Filmmaker Richard Rossi Explores Controversial Side of Female Faith Healer in "Aimee Semple McPherson"

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Independent filmmaker Richard Rossi's new feature "Aimee Semple McPherson" is embraced by critics, but condemned by religious officials. Rossi reveals the human side of the sexy 1920's female faith healer who mysteriously vanished in 1926. Ron Howard's father Rance Howard delivers a strong performance. The film also stars Kiera Chaplin, granddaughter of Charlie Chaplin.

"Aimee Semple McPherson," the new feature film by minister turned producer Richard Rossi, has stirred up an international controversy by exploring the human side of the fabled female evangelist known as "Sister Aimee." The Pentecostal Foursquare church she founded released an international press release condemning the film in an attempt to stop their 32,000 congregations from seeing the film.

Aimee McPherson was front-page news in the Roaring Twenties for her media innovations as a theatrical radio preacher, but most of all for her mysterious disappearance in 1926 at Venice Beach. She claimed she was kidnapped, but the Los Angeles District Attorney brought her to trial, alleging she faked it to run off with her married boyfriend.

Her life has been the subject of other movies like "Elmer Gantry" with Burt Lancaster and "Disappearance of Aimee" with Faye Dunaway and Bette Davis, but Christianity Today magazine said "auteur Richard Rossi goes much deeper, probing the lonliness of this charismatic figure."

Director Ron Howard's father Rance Howard delivers a powerful performance as Aimee's father, and Charlie Chaplin's granddaughter Kiera Chaplin also stars. "My grandfather was close with her, and he loved going to her temple and listening to her amazing sermons," Chaplin said.

Rossi said his own history as a Pentecostal healing evangelist enabled him to make the film. "This movie reflects my own brokenness," he said. "The higher I was lifted up on a religious pedestal, the more isolated I became. It's very lonely. Aimee's story, like mine is a story of grace, and it's grace that gives us sinners hope."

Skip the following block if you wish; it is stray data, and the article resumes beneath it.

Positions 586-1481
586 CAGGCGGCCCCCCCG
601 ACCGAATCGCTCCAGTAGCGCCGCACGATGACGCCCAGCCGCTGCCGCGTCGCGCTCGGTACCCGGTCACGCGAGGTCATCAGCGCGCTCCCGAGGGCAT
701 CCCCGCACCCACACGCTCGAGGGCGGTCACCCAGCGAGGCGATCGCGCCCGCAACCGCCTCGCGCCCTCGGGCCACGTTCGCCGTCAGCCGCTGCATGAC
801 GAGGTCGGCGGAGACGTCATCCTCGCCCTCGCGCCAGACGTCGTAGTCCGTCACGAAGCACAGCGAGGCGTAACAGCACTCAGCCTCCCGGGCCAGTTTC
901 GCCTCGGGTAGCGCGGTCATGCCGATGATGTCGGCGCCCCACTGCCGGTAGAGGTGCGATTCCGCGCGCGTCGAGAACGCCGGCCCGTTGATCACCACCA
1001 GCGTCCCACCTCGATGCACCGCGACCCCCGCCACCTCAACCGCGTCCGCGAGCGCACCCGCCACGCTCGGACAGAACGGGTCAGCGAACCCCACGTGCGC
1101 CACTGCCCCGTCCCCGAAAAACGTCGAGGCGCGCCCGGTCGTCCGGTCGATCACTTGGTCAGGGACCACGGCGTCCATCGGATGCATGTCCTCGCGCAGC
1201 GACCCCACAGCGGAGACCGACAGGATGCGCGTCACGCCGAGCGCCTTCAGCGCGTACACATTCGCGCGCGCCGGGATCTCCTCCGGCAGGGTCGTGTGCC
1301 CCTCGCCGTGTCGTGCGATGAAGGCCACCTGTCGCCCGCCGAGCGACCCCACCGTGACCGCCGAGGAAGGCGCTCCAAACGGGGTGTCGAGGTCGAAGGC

"Exploring Aimee's longing for a man and her fleshly desires does not diminish all the miraculous things God did through her," associate producer Jeff Griffith said. "Richard does not canonize or condemn her, he shows how an anointed woman of God is human."

Foursquare church spokesman Ron Williams commented to the Christian Examiner, "Our members find the film misleading." Despite Willaims comments, Foursquare pastor Rev. Ed Donnelly wrote a review praising the film and it's accuracy in the current issue of Charisma magazine, a periodical reaching 250,000 Pentecostal Christians.

Rough cut screenings of the film sold-out this summer at the Screen Actor's Guild and at the Beverly Cinema in Los Angeles. Audience feedback assisted Rossi in trimming his three-hour rough cut down to it's current running time of 100 minutes. The much-anticipated final cut of the film will be premiering at film festivals in January.

Rossi readily admits his ministerial history, depression and subsequent recovery were motivating factors in making the film. "He's the first to make a journey from evangelical preacher to Hollywood writer-director, and it has been a little engine-that could story," Griffith said.

Despite the persecution from Pentecostals over his movie, Rossi says he has no regrets. "What aggravates some, blesses others. By making a movie about a healer, I healed my own wounds," Rossi said.

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